Hubble Space Telescope Discovers This Moon Orbiting the Second Brightest Dwarf Planet of the Kuiper Belt

The Kuiper belt is one of the most unique regions in the solar system housing hundreds of thousands of icy bodies larger than 100 km and trillions of comets. Astronomers estimate that over 200 dwarf planets exist in the Kuiper belt. One of these dwarf planets is the Makemake (pronounced as MAH-kay MAH-kay), which is the second brightest dwarf planet of the Kuiper. Makemake is one of the five dwarf planets officially recognized by the International Astronomical Union.

In April 2015, Astronomers used Hubble’s Wide Field Camera 3 to observe the Kuiper belt in search of newer discoveries for humanity. Since Hubble is sophisticated enough to observe faint objects closer to brighter ones, it enabled astronomers to discover the moon orbiting around Makemake from the dark region. Several previous observations made to discover moons around Makemake failed. However, scientists were fascinated with the fascinating outcome of their 2015 observation.

“Our preliminary estimates show that the moon’s orbit seems to be edge-on, and that means that often when you look at the system you are going to miss the moon because it gets lost in the bright glare of Makemake,” said Alex Parker of Southwest Research Institute, Boulder, Colorado, who led the image analysis for the observations.

This moon is nicknamed MK2 and it reflects sunlight with its charcoal-dark surface. Its reflection of the sun is about 1,300 times dimmer than its host dwarf planet. It was first discovered unintentionally by the Hubble Space Telescope in 2016. Astronomers intended to use the Telescope and find small satellites of Pluto. However, astronomers discovered the MK2 around the Makemake moon instead.

How Astronomers Are Working towards Unveiling more facts about the newly discovered dwarf planet’s moon

Credits: NASA, ESA, and A. Parker (Southwest Research Institut

Whenever astronomers discover a celestial body, they often conduct further observations to learn more about the heavenly body. As for the next plan of the MK2, astronomers will conduct further observations to measure its density and mass to understand more about the celestial body.

Just like as astronomers studied Pluto and its Satellites, they will follow the same procedure to study Makemake and its moon as well. Based on the observations so far, scientists learned that Mk2 is about 160 kilometers (100 miles) across. However, Makemake is estimated to have 1,400 kilometers in diameter. The relative size of the dwarf planet and its moon are shown in a graphics illustration above.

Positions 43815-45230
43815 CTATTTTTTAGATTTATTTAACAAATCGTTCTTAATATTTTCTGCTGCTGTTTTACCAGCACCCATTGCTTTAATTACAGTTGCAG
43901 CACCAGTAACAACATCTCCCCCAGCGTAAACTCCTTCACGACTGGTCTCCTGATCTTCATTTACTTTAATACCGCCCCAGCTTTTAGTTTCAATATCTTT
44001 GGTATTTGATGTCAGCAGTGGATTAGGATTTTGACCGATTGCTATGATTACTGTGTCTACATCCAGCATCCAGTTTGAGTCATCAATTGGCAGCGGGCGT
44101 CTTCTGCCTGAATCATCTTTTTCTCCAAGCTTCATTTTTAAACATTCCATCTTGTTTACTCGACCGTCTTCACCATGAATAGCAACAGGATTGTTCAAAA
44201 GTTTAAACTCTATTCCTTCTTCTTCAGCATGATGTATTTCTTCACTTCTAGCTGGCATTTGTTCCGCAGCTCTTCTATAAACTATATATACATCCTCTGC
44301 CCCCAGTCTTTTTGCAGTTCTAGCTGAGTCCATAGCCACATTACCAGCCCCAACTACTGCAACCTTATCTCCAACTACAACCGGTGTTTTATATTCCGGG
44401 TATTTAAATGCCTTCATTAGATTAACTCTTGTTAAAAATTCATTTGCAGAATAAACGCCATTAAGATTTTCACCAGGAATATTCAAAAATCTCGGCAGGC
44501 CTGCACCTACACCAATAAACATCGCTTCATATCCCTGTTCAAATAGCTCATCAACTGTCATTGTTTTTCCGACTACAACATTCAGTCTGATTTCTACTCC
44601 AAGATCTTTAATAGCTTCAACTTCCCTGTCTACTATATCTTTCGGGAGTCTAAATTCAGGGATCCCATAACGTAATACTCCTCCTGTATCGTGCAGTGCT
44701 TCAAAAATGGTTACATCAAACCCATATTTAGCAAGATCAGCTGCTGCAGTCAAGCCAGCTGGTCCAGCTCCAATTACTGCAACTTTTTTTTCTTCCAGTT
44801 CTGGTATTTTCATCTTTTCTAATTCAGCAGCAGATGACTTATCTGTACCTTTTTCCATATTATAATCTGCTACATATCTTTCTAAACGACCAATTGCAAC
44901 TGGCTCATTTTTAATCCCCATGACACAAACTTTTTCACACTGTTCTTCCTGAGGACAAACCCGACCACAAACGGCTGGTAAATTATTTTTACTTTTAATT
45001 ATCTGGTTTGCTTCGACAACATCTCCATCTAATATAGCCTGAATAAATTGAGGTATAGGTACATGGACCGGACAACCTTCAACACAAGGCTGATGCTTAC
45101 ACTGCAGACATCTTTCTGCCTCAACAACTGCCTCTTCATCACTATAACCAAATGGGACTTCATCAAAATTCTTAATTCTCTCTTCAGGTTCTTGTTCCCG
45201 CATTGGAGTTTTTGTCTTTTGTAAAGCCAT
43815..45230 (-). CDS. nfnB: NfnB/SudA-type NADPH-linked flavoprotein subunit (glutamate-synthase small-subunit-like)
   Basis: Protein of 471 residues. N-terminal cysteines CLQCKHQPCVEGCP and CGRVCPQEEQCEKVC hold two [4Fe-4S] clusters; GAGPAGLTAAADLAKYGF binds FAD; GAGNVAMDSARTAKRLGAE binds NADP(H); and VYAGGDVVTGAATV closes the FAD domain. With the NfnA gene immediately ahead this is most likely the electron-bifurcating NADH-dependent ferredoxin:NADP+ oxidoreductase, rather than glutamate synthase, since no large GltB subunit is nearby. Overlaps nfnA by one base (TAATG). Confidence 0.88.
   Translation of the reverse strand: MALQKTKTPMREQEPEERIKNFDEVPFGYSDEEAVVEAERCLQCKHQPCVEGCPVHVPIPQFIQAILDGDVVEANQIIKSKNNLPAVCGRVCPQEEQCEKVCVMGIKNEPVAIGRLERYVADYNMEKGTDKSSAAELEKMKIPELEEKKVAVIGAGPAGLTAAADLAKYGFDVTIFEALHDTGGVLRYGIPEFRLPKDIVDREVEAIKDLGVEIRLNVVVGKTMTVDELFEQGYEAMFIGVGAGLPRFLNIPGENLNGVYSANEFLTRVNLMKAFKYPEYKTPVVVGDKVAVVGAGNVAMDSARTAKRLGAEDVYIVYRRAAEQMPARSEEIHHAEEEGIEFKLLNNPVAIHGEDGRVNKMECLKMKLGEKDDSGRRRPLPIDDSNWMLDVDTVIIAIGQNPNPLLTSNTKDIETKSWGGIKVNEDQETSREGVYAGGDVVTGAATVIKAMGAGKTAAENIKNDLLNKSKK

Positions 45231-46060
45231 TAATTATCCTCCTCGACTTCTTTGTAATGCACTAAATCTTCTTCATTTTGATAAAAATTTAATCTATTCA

“An imagined scene of an unexplored frontier of the Solar System, it looks back from a spacecraft’s vantage as the dim Sun shines along the Milky Way,” NASA official wrote describing the image. “Of course, the Sun is over 50 times farther from Makemake than it is from planet Earth.”

What Scientists Think About Makemake’s Moon

Scientists hoped to learn a lot from the discovery of Makemake’s moon including how satellites exist around dwarf planets.

“Makemake is in the class of rare Pluto-like objects, so finding a companion is important,” Parker said. “The discovery of this moon has given us an opportunity to study Makemake in far greater detail than we ever would have been able to without the companion.”

The researchers will still have to conduct more observations using the Hubble space telescope to accurately determine whether its orbit is circular or elliptical. Astronomers estimate that if the moon is in a circular orbit, then it will take about 12 days or a bit longer to complete a circuit around Makemake. Learning about the shape of the moon’s orbit will enable scientists to determine how it originated around the dwarf planet.

If astronomers discover that the moon has a tight circular orbit, it means that MK2 came into existence due to a possible collision between Makemake and another object in the Kuiper Belt. However, if the moon orbits the dwarf planet in a wide and elongated orbit, it possibly means that it may have been captured from the Kuiper Belt. Astronomers strongly believed that the moon has been orbiting the dwarf planet for several billion years, starting from the early solar system.

Previous infrared studies revealed that the dwarf planet’s surface is mostly bright and extremely cold. However, some region still appears warmer than other areas. But the previous infrared data did not have enough resolution that separates Makemake from MK2. The Hubble Observation team analyzed the data again and concluded that the warmer surface of Makemake that was previously detected may be an infrared light which may have been the dark surface of the companion MK2.

“There are several possibilities that could explain why the moon would have a charcoal-black surface, even though it is orbiting a dwarf planet that is as bright as fresh snow,” NASA published in a statement, “One idea is that, unlike larger objects such as Makemake, MK 2 is small enough that it cannot gravitationally hold onto a bright, icy crust, which sublimates, changing from solid to gas, under sunlight. This would make the moon similar to comets and other Kuiper Belt Objects, many of which are covered with very dark material.”


The Kuiper belt is one of the most fascinating regions in the Solar System. the discovery made by the Hubble observation team has just increased our desire to visit and explore the Kuiper belt region. What do you think about the newly discovered moon orbiting a dwarf planet?

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